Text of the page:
Navigating Multiway Pots

“The one thing I hate about training videos is they always assume I’m playing some high stakes game,” my student says to me. “In every training video I see it’s folded around to the pro, he raises, and only the big blind calls. It’s just this perfect world. Yet, when I go play $1.00/$2.00 live I will raise and get four callers!!!!”

I have heard this refrain from many players, which is why I spend so much time teaching multiway pots.

The truth is, most multiway pots are not as tough to navigate as you’d think. People just have a hard time accepting they need to fold pairs.

For one, when you play multiway pots, you need separate who is a nutcase and who isn’t. When you raise and get multiple callers, take a second to look at who called you. Look around and think about each player. Who here is a regular and who is a recreational player?

The reason you want to look around for these differentiators is obvious once we get further into the hand…

If someone raises you postflop in a multiway pot, generally, you’re running into the hand.

Anyone who has played poker for some time has learned not to bluff in multiway pots. If they’ve ever tried this, they’ve likely run into a hand. It is extremely difficult for multiple players to miss the board, and low stakes players hate folding their pairs. Most bluff attempts are doomed, and seasoned players learn this quickly.

Experienced players also learn not to raise their one pair type hands. If you put in a big raise with a pair, usually the only people who play back at you are players who hold two pair or better. This creates negative memories that make well-traveled regulars sour at the thought of raising a measly pair.

For these reasons, the typical experienced player will not be raising one pair or a bluff multiway, especially if there are players to act behind. Logically, we can then figure out their range is mostly two pair or better.

Most small stakes games play this way, if you pay attention…

The entire table makes an implicit agreement with each other: If you like your hand, raise with it. If I like my hand, I’ll call with it. We will all see the flop and make our decisions there.

Then, if one of these worn regulars hits two pair or better on the flop, they try to get it in versus one pair. They know that no one will ever call them a bad player for trying to play two pair or better fast. Furthermore, they also know a lot of people absolutely suck at folding one pair, so this isn’t that bad of a strategy.

Since most low stakes games are running on these implicit rules, you should decide to not play their game. This will require you to threebet more and also bet/fold good top pairs when one of these nut peddlers raises you postflop.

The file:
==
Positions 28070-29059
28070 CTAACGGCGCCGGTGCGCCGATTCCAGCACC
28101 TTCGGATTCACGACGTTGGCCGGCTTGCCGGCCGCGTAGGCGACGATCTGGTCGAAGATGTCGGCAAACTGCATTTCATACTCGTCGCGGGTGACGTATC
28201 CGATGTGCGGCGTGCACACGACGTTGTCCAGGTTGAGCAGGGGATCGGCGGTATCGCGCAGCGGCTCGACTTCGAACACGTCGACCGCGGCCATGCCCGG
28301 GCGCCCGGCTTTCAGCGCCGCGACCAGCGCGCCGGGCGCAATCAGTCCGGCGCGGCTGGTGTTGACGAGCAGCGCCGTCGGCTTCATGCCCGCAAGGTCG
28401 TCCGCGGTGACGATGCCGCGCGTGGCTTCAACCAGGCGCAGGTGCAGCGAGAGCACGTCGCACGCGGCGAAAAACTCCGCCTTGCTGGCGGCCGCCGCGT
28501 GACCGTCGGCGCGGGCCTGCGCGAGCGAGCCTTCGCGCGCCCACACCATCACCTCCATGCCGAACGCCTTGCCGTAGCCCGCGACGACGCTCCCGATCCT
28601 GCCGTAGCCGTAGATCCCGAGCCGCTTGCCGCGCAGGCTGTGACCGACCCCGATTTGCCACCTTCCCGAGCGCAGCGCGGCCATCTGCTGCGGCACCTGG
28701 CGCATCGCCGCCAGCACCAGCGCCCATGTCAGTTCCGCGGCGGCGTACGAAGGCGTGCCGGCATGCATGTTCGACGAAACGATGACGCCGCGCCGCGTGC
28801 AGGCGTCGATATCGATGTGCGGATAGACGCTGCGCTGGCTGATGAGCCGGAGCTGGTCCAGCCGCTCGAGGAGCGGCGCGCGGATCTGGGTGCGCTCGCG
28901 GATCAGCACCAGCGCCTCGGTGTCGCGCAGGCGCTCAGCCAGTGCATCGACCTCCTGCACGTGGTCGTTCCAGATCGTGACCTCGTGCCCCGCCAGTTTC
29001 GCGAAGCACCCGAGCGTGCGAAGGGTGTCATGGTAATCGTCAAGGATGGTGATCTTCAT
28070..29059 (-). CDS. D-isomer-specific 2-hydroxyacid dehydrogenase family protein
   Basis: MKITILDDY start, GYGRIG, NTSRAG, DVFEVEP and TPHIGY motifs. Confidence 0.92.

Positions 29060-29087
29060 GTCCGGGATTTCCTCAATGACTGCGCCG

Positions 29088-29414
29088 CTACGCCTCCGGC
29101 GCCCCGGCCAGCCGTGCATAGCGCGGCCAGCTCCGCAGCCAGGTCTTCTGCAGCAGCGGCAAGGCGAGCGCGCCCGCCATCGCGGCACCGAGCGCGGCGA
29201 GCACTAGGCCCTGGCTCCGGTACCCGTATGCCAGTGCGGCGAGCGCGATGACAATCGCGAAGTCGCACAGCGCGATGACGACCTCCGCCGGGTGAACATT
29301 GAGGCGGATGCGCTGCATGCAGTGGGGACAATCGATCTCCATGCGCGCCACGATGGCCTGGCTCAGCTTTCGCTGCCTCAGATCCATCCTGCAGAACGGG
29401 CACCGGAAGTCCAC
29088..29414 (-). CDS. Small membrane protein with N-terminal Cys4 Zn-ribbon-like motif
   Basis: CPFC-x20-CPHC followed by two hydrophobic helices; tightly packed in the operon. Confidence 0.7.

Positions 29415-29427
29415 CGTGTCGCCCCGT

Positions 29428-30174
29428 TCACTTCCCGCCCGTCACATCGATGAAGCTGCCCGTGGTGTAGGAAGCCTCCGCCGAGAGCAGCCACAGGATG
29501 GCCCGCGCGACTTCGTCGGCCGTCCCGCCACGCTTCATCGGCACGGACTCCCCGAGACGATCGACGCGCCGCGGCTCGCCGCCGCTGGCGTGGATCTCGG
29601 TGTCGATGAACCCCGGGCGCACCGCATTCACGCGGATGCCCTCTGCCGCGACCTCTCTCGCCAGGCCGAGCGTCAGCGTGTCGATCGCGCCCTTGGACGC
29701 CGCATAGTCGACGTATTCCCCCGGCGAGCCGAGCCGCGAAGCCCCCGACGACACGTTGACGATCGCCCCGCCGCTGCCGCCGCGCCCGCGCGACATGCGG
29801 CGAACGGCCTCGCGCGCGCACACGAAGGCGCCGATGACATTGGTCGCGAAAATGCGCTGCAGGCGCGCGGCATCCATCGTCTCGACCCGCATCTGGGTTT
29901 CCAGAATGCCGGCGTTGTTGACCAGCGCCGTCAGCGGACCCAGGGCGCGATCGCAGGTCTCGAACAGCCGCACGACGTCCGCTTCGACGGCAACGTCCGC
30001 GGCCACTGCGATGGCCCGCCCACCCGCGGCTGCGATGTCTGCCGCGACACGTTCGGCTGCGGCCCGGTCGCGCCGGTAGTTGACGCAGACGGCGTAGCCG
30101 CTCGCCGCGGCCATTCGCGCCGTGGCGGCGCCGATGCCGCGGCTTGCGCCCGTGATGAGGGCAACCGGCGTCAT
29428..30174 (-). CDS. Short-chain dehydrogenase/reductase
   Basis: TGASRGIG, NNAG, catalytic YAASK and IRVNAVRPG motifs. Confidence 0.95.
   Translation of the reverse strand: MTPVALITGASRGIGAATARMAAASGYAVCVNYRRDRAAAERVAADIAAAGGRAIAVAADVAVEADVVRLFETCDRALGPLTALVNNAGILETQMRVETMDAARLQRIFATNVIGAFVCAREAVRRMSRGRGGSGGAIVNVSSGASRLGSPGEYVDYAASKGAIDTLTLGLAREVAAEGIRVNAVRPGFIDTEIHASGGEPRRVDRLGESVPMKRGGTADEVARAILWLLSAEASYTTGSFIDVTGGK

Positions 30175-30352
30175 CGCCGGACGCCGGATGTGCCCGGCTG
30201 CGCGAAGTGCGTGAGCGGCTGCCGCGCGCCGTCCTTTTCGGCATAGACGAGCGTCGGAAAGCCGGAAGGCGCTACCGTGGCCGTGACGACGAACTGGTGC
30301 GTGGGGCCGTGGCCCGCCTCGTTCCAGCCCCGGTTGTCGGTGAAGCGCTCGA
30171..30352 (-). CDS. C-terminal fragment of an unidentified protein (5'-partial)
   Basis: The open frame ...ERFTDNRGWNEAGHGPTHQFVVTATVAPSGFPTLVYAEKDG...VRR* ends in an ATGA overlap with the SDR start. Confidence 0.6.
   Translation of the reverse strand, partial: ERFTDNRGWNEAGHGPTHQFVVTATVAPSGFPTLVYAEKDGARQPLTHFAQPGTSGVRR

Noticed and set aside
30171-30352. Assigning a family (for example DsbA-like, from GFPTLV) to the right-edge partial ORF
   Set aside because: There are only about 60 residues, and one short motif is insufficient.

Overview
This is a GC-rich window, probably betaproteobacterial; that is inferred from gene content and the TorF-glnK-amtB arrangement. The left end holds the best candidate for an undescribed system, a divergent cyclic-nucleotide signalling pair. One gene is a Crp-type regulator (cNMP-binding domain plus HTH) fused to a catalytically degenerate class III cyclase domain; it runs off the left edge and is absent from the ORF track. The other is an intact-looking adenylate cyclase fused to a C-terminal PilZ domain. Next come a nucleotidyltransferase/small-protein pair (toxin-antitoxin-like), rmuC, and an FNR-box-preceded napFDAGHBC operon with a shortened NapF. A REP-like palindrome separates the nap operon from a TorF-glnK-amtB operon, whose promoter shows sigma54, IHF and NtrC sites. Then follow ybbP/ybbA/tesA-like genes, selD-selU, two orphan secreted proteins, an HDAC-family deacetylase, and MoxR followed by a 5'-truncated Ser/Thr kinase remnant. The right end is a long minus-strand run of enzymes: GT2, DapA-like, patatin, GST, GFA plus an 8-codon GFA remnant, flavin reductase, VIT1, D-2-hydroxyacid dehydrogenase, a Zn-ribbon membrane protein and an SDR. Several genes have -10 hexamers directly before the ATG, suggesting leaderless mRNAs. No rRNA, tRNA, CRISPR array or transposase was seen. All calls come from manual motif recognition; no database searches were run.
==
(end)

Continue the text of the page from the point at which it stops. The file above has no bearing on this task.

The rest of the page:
Playing this way will not earn you many friends, but it’s also the best way to go about it.

The only people who do not play by these implied rules are recreational players. They will sometimes raise as a bluff just because they don’t like you. They will raise with a pair to “see where they’re at.” You need to be wary against these players.

To figure out who is a regular and who is a recreational player is fairly easy. Look for ease in folding. Recreational players are enjoying a game they don’t always get to play. They want to play every hand. They will only fold after expressing great pain. On ever single deal.

If a guy is completely comfortable folding on most postflop and preflop decisions, that is someone who has logged some hours. This guy is likely not raising squadoosh with four other guys in the pot.

In a multiway pot, then, you will want to bet your top pairs only and fold them when nut peddlers raise. You will want to keep betting them because all low stakes players suck at folding pairs, even if they are regulars.

If there are multiple people in the pot and a draw hits, most likely someone hit it. Don’t bet to find that out. Check.

If you flop second pair, you can check/call one street, but if a guy keeps firing you shouldn’t worry too much about letting it go. He initially fired into multiple players, which makes it less likely to be an outright bluff. If his range is mostly top pairs and some draws, you’re still not beating that range most of the time.

If a recreational player raises you postflop, you’re going to have to use your street smarts. Talk to him. Try to get a reaction. What have you observed from him that day? How did he put the chips in the pot? This is the art form of poker.

Online, you can look to their aggression frequencies. Many guys are 40/27 preflop (40% of the pots they voluntarily play, 27% of the time they raise preflop), but then postflop their aggression frequencies are in the low 20s. That means their raises and bets only make up 20% of their actions on a given street. They likely have the joint when they raise, as opposed to a psycho recreational player who is in the 60s or 80s as far as aggression frequency.

I hope these tips have been helpful to you and your game. Good luck to all of you.